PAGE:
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Hardware-intrinsic security primitives enabled by analogue state and nonlinear conductance variations in integrated memristors

Nature Electronicsvolume 1pages197202 (2018) | Download Citation

Abstract

Hardware-intrinsic security primitives employ instance-specific and process-induced variations in electronic hardware as a source of cryptographic data. Among various emerging technologies, memristors offer unique opportunities in such security applications due to their underlying stochastic operation. Here we show that the analogue tuning and nonlinear conductance variations of memristors can be used to build a basic building block for implementing physically unclonable functions that are resilient, dense, fast and energy-efficient. Using two vertically integrated 10 × 10 metal-oxide memristive crossbar circuits, we experimentally demonstrate a security primitive that offers a near ideal 50% average uniformity and diffuseness, as well as a minimum bit error rate of around 1.5 ± 1%. Readjustment of the conductances of the devices allows nearly unique security instances to be implemented with the same crossbar circuit.

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Acknowledgements

This work was supported by AFOSR under MURI grant FA9550-12-1-0038, ARC DP140103448 and NSF grant CCF-1528502. The authors thank A. Chen and J. Rajendran for useful discussions.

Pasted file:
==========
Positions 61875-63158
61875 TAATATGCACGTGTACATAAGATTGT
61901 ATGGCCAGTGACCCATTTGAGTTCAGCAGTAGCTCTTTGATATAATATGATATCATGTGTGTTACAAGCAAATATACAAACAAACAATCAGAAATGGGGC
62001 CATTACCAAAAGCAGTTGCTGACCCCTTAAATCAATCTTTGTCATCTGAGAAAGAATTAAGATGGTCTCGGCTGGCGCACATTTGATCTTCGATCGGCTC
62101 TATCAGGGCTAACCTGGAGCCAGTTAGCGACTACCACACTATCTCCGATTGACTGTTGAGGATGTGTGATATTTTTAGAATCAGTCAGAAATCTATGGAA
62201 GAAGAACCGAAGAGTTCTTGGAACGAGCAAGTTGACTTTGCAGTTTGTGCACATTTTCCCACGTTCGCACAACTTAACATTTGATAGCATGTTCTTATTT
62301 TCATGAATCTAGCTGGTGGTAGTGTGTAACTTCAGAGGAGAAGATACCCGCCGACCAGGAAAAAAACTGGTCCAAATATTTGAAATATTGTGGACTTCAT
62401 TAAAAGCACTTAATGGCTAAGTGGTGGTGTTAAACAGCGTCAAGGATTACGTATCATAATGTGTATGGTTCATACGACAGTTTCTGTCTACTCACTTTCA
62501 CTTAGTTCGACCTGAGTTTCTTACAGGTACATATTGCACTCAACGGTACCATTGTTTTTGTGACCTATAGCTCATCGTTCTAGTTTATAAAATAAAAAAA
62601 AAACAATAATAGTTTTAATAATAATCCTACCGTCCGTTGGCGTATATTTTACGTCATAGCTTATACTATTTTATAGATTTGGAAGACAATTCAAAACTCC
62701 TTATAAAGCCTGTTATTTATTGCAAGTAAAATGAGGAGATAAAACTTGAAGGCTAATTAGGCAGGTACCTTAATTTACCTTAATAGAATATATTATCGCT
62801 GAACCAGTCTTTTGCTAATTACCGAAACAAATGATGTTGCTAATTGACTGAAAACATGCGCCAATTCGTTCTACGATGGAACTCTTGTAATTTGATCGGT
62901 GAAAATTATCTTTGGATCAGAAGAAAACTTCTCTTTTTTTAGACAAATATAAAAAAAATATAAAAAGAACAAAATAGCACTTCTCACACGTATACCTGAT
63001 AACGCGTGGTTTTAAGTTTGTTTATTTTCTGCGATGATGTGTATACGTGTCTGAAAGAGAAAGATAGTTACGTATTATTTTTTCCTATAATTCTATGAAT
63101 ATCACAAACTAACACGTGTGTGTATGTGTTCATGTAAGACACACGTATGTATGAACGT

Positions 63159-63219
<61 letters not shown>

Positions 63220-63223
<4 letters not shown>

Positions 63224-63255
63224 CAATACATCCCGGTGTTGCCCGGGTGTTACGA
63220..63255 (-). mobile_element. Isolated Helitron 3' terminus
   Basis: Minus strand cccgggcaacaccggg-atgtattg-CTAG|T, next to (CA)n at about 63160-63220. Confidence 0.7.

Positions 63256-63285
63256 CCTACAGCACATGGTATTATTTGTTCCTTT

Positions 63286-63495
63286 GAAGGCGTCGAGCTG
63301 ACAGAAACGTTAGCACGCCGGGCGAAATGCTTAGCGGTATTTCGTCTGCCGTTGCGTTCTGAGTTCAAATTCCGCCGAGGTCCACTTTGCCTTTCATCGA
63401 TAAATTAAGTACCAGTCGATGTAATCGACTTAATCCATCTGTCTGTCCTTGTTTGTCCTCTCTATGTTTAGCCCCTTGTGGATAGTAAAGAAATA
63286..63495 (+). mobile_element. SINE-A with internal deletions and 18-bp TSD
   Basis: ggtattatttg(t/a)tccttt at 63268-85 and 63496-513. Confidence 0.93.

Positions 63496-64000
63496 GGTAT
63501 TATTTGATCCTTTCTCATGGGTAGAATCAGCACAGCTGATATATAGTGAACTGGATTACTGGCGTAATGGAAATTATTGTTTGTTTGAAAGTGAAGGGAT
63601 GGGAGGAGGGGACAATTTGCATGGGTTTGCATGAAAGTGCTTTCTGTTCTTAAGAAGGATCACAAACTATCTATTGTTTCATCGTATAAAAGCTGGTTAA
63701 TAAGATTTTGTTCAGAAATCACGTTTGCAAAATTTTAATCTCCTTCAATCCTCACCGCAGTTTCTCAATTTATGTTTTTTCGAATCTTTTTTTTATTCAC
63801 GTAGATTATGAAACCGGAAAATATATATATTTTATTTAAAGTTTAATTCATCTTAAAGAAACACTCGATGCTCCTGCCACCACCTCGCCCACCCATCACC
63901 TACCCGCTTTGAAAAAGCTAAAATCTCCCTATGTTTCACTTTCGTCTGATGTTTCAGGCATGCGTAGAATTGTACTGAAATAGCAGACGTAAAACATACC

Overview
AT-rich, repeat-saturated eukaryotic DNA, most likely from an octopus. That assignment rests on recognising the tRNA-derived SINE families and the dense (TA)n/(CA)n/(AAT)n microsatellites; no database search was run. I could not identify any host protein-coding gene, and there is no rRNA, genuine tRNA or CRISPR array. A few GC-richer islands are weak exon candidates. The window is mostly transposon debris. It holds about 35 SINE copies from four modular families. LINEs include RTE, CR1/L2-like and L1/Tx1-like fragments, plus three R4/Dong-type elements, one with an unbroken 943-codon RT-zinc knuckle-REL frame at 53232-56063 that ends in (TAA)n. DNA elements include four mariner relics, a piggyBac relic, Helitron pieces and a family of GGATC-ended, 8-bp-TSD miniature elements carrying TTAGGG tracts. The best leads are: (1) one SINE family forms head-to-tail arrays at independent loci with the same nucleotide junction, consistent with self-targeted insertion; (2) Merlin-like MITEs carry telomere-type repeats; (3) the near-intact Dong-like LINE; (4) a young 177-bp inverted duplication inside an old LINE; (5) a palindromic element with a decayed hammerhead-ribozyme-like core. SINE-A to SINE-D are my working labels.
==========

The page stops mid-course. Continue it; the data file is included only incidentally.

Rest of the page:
Author information

Affiliations

  1. University of California Santa Barbara, Santa Barbara, CA, USA

    • Hussein Nili
    • , Gina C. Adam
    • , Brian Hoskins
    • , Mirko Prezioso
    • , M. Reza Mahmoodi
    • , Farnood Merrikh Bayat
    •  & Dmitri B. Strukov
  2. National Institute for R&D in Microtechnologies, Bucharest, Romania

    • Gina C. Adam
  3. Royal Melbourne Institute of Technology University, Melbourne, Victoria, Australia

    • Jeeson Kim
    •  & Omid Kavehei

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Contributions

H.N., O.K. and D.B.S. conceived the original concept and initiated the work. G.C.A and B.H. fabricated devices. H.N., M.P. and F.M.B. developed the characterization set-up and performed measurements. H.N., J.K. and M.R.M. performed simulations and estimated performance. H.N. and D.B.S. wrote the manuscript. All authors discussed the results.

Competing interests

The authors declare no competing interests.

Corresponding authors

Correspondence to Hussein Nili or Omid Kavehei or Dmitri B. Strukov.

Supplementary information

  1. Supplementary Information

    Supplementary Sections 1–10, Supplementary Figures 1–9 and Supplementary Tables 1–3

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DOI

https://doi.org/10.1038/s41928-018-0039-7

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